From the author of 19 Knives and My White Planet comes a brilliant suite of stories built around music and travel. Whether it's a band coming apart at the ruins of Pompeii, or tours through Napoli's "volcanic dust and volcanic drugs and jackal-headed bedlam and mountains of stinking trash"; or a nostalgic stroll past the homeless in Victoria's inner harbour while "gentle Tunisian techno" rides the breeze, where the addicted populate park benches, as weighted as Shakespearean characters ... "lit rock and tiny chalice hidden under his shirt, get it all, draw every wisp of the wreath and heavy is the head that wears the crown, that lights the lighter." Or it's Steppenwolf or The Youngbloods drifting from a car radio as "an ambulance siren and lights fly our street ... a flashing mime show of grief's rocket." Or, perhaps they're in Iceland, or Denmark, "somewhere seriously lunar and attractive" spending wheelbarrows of cash the record execs didn't give them. Or it's the Viper Room, Sunset Boulevard, a bar in Butte, Montana, or Johnny Cash in Tijuana.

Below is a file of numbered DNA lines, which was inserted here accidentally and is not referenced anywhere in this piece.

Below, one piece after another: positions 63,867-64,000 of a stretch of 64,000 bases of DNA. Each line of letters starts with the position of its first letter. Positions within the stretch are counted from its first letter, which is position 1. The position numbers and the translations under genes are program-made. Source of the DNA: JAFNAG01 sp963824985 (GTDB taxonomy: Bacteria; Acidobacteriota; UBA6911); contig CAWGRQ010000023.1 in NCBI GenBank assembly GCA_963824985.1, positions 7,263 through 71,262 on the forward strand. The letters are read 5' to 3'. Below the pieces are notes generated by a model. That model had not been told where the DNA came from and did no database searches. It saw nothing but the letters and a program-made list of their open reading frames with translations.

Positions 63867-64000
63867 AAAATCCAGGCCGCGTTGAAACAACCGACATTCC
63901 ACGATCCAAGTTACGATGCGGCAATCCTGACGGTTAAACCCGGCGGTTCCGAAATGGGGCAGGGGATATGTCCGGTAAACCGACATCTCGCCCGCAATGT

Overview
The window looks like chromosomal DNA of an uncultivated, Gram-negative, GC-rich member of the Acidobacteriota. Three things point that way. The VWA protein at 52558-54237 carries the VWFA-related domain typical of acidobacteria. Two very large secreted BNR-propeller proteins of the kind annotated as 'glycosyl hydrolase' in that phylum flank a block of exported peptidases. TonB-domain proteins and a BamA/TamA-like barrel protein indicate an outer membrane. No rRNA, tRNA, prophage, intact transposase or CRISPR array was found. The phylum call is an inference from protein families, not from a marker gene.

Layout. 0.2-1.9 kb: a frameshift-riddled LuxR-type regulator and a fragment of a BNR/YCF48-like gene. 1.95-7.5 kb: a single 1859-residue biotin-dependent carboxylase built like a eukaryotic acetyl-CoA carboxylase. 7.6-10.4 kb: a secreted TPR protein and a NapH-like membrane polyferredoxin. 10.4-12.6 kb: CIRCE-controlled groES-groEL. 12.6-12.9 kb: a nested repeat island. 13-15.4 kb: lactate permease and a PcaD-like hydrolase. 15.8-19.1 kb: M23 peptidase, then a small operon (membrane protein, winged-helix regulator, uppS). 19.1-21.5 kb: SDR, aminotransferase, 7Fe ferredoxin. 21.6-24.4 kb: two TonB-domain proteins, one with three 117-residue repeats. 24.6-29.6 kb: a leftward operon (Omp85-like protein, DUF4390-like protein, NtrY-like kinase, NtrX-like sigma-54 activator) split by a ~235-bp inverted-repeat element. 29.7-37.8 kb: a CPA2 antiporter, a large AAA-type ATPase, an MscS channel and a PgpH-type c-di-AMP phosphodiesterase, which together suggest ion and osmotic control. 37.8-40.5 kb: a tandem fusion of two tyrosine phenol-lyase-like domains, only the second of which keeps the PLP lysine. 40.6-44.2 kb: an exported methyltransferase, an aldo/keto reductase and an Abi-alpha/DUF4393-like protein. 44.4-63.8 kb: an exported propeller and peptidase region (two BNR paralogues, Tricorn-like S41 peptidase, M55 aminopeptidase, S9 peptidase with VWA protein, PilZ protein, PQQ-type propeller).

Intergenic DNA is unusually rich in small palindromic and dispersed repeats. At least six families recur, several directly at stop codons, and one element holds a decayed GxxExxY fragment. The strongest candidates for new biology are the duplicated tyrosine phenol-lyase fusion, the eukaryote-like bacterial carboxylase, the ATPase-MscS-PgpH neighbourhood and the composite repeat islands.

The five stories that comprise Czech Techno are replete with the sizzle and jump we have come to expect in a Mark Jarman story - "those shadowbox anthems of lost icy street corners and vanished republics" are on grand display, his herky-jerky emblematic style in full roar. And the quest for love, the matters of the heart, is ever-present, weaving through these stories like a knife blade through sand.
About the author
Mark Anthony Jarman is the author of Knife Party at the Hotel Europa, My White Planet, 19 Knives, New Orleans Is Sinking, Dancing Nightly in the Tavern, and the travel book Ireland’s Eye. His novel, Salvage King Ya!, is on Amazon’s list of 50 Essential Canadian Books and is the number one book on Amazon’s list of best hockey fiction.
He won a Gold National Magazine Award in nonfiction, has twice won the Maclean-Hunter Endowment Award, won the Jack Hodgins Fiction Prize, was shortlisted for an Atlantic Book Award, the Alistair MacLeod Prize, the Thomas Raddall Prize, was included in The Journey Prize Anthology and Best Canadian Stories, and short-listed for Best American Essays and the O. Henry Award.
He has published in the Walrus, Canadian Geographic, Hobart, the Barcelona Review, Vrij Nederland, and reviews for the Globe and Mail. He is a graduate of The Iowa Writers’ Workshop, a Yaddo fellow, has taught at the University of Victoria, the Banff Centre for the Arts, and now teaches at the University of New Brunswick, where he is fiction editor of the Fiddlehead literary journal.